First, building off of the great information presented at the MTSBA school law and technology conference, the following NSBA article provides a unique perspective on the critical areas of cyber-liability prevention efforts and the key awareness points for our school districts—

Protecting Personal Information: Managing and Preventing Data Security Breaches:  

In the related area of violence prevention in schools, the following NSBA article addresses the increase in violent acts in schools and how parent engagement/involvement helps minimize disciplinary problems—

Expel, suspend, or prevent: what do data say about “violence things” in school?

A legal perspective from NSBA has very succinctly crafted the critical steps in the development of a comprehensive and effective school violence prevention plan.

Plan for Safety by Shamus P. O’meara

NSBA worked with renowned experts in the United States Secret Service on the insights provided in the next article.  Though more comprehensive in length, this article is very much worth the time to read it, as it speaks directly to behavioral risks analysis when addressing the issue of prevention of violent acts in school safety efforts.  While providing data-driven insights into previous school shootings and perpetrator motivation and behavior, the study includes a multi-step approach to threat-model assessments that helps administrators to enhance school safety.  One of the purposes of the study was to determine commonalities and patterns in the events preceding violent acts and, in so doing, to identify for prevention opportunities in the future.  For these reasons, I think you will find great value in the following articles—

Enhancing School Safety Using A Threat Assessment Model – An Operational Guide for Preventing Targeted school violence by the United States Secret Service

Executive Summary link:

Enhancing School Safety Using A Threat Assessment Model – An Operational Guide for Preventing Targeted school violence by the United States Secret Service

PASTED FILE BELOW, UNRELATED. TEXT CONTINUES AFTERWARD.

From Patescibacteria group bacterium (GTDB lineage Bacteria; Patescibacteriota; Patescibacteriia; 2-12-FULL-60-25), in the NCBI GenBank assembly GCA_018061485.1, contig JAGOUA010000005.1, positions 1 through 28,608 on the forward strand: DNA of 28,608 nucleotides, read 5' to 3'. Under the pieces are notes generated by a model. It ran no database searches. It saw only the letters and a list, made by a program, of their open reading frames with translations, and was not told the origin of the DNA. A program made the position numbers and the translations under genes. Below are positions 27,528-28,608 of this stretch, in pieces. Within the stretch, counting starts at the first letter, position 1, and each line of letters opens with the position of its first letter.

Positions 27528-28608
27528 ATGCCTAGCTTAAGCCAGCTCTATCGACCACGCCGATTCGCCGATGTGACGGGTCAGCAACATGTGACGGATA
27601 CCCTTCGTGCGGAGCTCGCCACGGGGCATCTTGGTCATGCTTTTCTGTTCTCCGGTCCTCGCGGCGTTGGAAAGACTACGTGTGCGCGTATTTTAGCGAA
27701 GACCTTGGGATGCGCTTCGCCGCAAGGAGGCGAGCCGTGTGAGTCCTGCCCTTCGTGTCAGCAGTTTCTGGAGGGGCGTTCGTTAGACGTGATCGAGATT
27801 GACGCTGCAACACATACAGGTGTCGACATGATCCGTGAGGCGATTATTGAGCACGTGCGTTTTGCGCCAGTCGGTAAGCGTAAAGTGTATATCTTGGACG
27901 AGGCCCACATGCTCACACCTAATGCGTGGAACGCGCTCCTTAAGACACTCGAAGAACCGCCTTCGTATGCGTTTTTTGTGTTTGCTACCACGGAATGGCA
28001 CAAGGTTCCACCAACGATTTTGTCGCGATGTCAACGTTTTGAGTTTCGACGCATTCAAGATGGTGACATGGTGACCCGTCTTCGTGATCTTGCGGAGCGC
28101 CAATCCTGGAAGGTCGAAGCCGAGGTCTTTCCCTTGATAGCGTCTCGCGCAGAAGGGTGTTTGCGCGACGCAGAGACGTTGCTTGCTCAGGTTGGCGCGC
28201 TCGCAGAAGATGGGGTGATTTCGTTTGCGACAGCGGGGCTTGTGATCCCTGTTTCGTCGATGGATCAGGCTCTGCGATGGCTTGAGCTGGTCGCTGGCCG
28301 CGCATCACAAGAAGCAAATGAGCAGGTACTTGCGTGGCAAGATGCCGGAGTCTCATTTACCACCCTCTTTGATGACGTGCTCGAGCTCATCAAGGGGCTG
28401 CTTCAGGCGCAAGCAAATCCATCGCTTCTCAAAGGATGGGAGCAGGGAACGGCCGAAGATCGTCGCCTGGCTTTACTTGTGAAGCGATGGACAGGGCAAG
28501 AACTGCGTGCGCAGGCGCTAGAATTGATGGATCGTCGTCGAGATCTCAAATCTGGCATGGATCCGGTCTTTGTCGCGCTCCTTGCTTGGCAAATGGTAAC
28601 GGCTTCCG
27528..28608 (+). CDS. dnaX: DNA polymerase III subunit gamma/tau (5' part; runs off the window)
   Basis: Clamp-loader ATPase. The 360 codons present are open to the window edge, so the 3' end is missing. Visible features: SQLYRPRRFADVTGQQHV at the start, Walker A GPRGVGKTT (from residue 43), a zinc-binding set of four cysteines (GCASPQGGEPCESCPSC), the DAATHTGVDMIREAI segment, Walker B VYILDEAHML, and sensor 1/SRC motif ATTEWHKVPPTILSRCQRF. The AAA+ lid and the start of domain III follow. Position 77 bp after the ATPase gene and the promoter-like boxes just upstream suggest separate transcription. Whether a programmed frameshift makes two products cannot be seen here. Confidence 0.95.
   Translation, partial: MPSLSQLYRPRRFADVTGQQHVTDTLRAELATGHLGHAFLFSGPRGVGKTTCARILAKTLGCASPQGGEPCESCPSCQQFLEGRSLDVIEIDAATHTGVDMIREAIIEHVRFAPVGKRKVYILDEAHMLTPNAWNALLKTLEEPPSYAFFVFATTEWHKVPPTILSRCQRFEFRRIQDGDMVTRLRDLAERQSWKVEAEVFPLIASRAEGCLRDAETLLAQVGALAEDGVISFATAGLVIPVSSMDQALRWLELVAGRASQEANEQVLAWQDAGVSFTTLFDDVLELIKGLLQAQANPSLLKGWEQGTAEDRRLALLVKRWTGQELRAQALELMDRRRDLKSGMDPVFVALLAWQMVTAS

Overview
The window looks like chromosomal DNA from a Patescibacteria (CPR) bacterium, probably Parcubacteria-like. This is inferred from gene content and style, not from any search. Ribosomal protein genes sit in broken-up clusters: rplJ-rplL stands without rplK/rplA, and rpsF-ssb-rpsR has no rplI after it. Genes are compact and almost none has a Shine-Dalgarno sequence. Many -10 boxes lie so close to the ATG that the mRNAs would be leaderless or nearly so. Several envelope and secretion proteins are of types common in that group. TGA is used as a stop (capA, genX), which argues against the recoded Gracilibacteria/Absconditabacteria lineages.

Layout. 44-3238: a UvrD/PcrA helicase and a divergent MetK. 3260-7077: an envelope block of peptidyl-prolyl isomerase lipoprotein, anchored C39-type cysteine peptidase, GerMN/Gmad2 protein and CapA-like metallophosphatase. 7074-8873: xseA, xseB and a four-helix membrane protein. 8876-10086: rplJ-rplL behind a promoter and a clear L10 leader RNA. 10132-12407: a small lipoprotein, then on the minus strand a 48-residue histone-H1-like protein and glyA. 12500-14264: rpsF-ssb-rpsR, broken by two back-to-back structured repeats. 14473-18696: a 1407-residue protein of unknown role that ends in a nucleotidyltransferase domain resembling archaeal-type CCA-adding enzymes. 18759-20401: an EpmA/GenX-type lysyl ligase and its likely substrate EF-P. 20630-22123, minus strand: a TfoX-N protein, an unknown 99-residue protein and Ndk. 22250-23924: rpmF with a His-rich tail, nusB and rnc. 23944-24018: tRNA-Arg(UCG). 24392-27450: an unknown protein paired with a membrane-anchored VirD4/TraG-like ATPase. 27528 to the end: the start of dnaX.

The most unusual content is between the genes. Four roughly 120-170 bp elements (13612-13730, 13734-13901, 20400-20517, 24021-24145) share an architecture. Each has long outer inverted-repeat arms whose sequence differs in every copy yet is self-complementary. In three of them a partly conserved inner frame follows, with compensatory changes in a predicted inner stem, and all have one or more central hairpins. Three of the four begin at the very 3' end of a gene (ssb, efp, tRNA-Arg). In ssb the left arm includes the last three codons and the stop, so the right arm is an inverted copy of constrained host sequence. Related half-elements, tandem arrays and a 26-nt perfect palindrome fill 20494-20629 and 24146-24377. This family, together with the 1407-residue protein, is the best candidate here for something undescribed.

Full Article link: 

The MSGIA is always looking for ways to further assist our pool members in risk analysis and management.   Last July 1, 2018 our property and liability pool began to offer Active Shooter Coverage for all our members.  While we hope that our members will never need this coverage, it does provide a higher level of coverage and assurance to school board members and school administrative teams should an event ever occur at an MSGIA Property and Liability-member school district.

The MSGIA has again expanded the risk management and coverage options for our members, this time on the workers’ compensation side of the coverage line, by beginning to offer enhanced crisis management and violent-act prevention and detection services through a partner company of MSGIA, Firestorm.    Starting January 1st 2019, the Firestorm services offered through our MSGIA WC pooled program will have three key parts to it:

  • Access to a pre-recorded crisis-management training webinar for your admin team that can be used to help further enhance their decision making skills for all types of crisis situations your district may be faced with in the future;
  • Access to 1 hr of the Firestorm’s outstanding professional Crisis Management team during the onset of a crisis wherein you would benefit from their guidance;
  • Access to Firestorm’s open-source protective social-media monitoring services when needed – this service is designed to identify potentially violent intent likely to be directed toward the district or one of your employees.

I recorded a brief 18 min webinar with the Firestorm president that explains this new service for our members.  The link to this webinar is included below and more information on how to access these great new services will be coming out in early January 2019: 

Your school district safety efforts are very important to us at the MSGIA.  Please give us a call at 1.877.667.7392 to get started on updating your school plans for this year.

Be Well and Be Safe!